When I reflect on the California accent, I immediately think about its “strong” quality as distinguished from the soft southern or flat mid-west accent. I know it when I hear it. Nevertheless, Californians do have a tendency to use “I’m like,” or “she’s/he’s like” to introduce quoted speech, as in “I’m like, ‘where have you been?’” A shrug, a sigh, or any of a number of other expressive sounds usually follow the statement. I’ve never heard that expression and its subsequent stylization used anywhere but in California.


Before I left the “Golden State,” I also noticed that a number of younger people were saying, “I’m all” or “she’s all” as a replacement for “I’m like.” So while accents and certain types of phrases may tell a person where you’re from, they also reflect your age and generation. Accents and types of expressions aren’t static. That’s why a phrase such as totally awesome” could some day be a term used only by the senior set.  

Melby’s Market and Eatery

I found Melby’s Market and Eatery in Waterford on my way to Bethel this past weekend. Melby’s isn’t fancy, but the food is good, and it has authentic Maine charm: no pretense and a certain brusqueness. It also has a great bison burger that is truly fresh. Since the local bison ranch is just a few miles down the road, one could say, the burger was right off the hoof.


On the day I visited, Melby’s had its share of leaf peepers (people touring New England’s for fall foliage) so the place was crowded. I ate at the counter, and as a result, I was able to talk to some of the locals. I learned a lot about local Waterford culture. Turns out, Waterford is Maine’s version of Payton Place. You know, plenty of sex, adultery, and hypocrisy.

Tomorrow’s Bison Burgers

Even though I’m an atheist, Melby’s was a godsend. I was in one of my low blood sugar moments, grouchy and unpleasant.  I really needed a place to eat!  It was a miracle I found Melby’s. 


Finding a good place to eat on a road trip is a challenge. I remember driving across country and searching for restaurants that wouldn’t give me indigestion. It was always hit or miss. Fortunately, there were more hits than misses.

Beech Hill Bison Ranch

I particularly remember Del’s Restaurant in Tucumcari, New Mexico. Del’s was the last place I had good Mexican food. Then there was the Olive Garden (yes, the Olive Garden) in Terre Haute, Indiana, with its exceptional service and charming mid-west friendliness. Finally, how could I forget, there was the Italian Garden in Wichita, Kansas, a cheesy version of the Olive Garden (if that’s possible). The Italian Garden had a certain sophistication that made you believe you were in Tuscany or at least in Little Italy.  BTW:  it had inexpensive wine and an authentic iceberg lettuce salad that reminded me of my childhood. The Italian Garden also had a logo that looked surprisingly similar the logo used by the Olive Garden. Um, trademark issue?







Melby’s Market and Eatery

I found Melby’s Market and Eatery in Waterford on my way to Bethel this past weekend. Melby’s isn’t fancy, but the food is good, and it has authentic Maine charm: no pretense and a certain brusqueness. It also has a great bison burger that is truly fresh. Since the local bison ranch is just a few miles down the road, one could say, the burger was right off the hoof.


On the day I visited, Melby’s had its share of leaf peepers (people touring New England’s for fall foliage) so the place was crowded. I ate at the counter, and as a result, I was able to talk to some of the locals. I learned a lot about local Waterford culture. Turns out, Waterford is Maine’s version of Payton Place. You know, plenty of sex, adultery, and hypocrisy.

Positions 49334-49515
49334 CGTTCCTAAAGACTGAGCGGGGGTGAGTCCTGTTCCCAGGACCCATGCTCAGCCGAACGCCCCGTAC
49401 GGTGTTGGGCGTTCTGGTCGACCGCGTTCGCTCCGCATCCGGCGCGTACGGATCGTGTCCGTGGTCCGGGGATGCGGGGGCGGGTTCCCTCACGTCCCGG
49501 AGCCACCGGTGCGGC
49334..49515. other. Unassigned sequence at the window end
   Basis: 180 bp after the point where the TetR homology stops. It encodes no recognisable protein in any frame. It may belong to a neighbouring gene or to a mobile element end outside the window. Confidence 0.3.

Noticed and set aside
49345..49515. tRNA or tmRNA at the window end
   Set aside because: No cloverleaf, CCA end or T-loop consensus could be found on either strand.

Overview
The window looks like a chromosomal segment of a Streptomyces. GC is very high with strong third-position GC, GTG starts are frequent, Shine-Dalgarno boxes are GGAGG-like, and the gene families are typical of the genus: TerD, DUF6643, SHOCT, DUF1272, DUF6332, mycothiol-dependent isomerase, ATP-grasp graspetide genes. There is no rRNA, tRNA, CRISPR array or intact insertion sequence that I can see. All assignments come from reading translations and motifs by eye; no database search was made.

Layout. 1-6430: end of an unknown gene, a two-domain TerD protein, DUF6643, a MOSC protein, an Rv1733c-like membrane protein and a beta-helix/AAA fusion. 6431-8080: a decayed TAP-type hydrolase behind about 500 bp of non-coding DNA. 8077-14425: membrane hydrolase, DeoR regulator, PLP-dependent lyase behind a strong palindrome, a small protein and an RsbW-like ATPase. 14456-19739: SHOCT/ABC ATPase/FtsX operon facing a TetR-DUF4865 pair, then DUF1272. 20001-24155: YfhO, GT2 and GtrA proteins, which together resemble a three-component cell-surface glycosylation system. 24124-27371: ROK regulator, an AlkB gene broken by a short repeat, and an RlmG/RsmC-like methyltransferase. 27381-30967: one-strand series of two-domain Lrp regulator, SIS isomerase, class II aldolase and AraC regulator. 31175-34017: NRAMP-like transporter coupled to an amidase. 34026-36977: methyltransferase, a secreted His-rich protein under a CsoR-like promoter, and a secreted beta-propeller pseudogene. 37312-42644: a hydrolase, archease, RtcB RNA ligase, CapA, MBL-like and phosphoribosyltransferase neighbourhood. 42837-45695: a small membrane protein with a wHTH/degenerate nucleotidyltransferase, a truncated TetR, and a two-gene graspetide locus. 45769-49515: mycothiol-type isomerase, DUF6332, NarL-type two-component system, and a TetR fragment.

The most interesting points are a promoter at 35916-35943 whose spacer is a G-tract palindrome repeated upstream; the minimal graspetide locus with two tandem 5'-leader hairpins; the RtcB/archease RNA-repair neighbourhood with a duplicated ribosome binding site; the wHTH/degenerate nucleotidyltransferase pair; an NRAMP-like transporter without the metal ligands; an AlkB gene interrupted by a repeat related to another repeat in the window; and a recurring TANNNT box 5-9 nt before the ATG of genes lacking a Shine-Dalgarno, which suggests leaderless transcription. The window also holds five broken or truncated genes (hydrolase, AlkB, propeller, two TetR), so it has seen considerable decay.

Tomorrow’s Bison Burgers

Even though I’m an atheist, Melby’s was a godsend. I was in one of my low blood sugar moments, grouchy and unpleasant.  I really needed a place to eat!  It was a miracle I found Melby’s. 


Finding a good place to eat on a road trip is a challenge. I remember driving across country and searching for restaurants that wouldn’t give me indigestion. It was always hit or miss. Fortunately, there were more hits than misses.

Beech Hill Bison Ranch

I particularly remember Del’s Restaurant in Tucumcari, New Mexico. Del’s was the last place I had good Mexican food. Then there was the Olive Garden (yes, the Olive Garden) in Terre Haute, Indiana, with its exceptional service and charming mid-west friendliness. Finally, how could I forget, there was the Italian Garden in Wichita, Kansas, a cheesy version of the Olive Garden (if that’s possible). The Italian Garden had a certain sophistication that made you believe you were in Tuscany or at least in Little Italy.  BTW:  it had inexpensive wine and an authentic iceberg lettuce salad that reminded me of my childhood. The Italian Garden also had a logo that looked surprisingly similar the logo used by the Olive Garden. Um, trademark issue?






Enjoying Fall



It was a beautiful but windy fall day here in Maine. The temps were in the low 50s and high 40s, a perfect day for a trip to the country. In Maine, you soon realize that one day it can be sunny, the next miserable. This is not California. When the weather is good, it’s time to make hay. The only thing that is certain, is the uncertainty of the weather. 


I’ve noticed that fall tends to make people anxious, especially in New England. We know that just around the corner is winter.  As each day inches closer toward winter, the anxiety increases, and Mainers take every opportunity to make use of the last vestiges of summer.   


Today, I decided to visit the town of Bethel in western Maine.  Located at the foot of the White Mountains, Bethel has been described by Downeast Magazine as the “best” Maine mountain town to relax.  I’m always leery of the “best.”  What does the “best” restaurant, the “best” movie, or the “best” anything mean?  In any case, I’ve always thought the journey is more interesting than the destination.  If Bethel turned out to be a bust then at least I could enjoy the countryside.  

Puzzle Mountain Bakery



Bethel was worth the trip, but more about that in a future post. The highlight of the excursion was a visit to the Puzzle Mountain Bakery, near Newry (pop. 344) off of Bear River Road.  I had heard their fruit pies were good; and as my friends know, my sweet tooth never turns down a good pie.  What I found at Puzzle Mountain was something of a surprise, even for this old cynic and curmudgeon.




Puzzle Mountain Bakery isn’t so much a traditional bakery, but rather a small wooden stand at the side of the road.  There isn’t anything particularly unusual about what they sell: home made fruit pies, preserves, and cookies.  

Put Money in Box

As we drove up, I noticed there was no one manning the stand. Not a person in sight. The goods were on the shelf with the prices clearly labeled. A sign was posted telling people to pay for the goods by putting the money in a lock box. You pay on the honor system.  It’s like that in rural Maine. People still trust!  It was refreshing, but I wondered how many people took a pie without paying. Nevertheless, I got and PAID for two pies, which turned out to be delicious.  I would mention, however, that the lock box was securely fastened by a big lock. I guess trust only goes so far.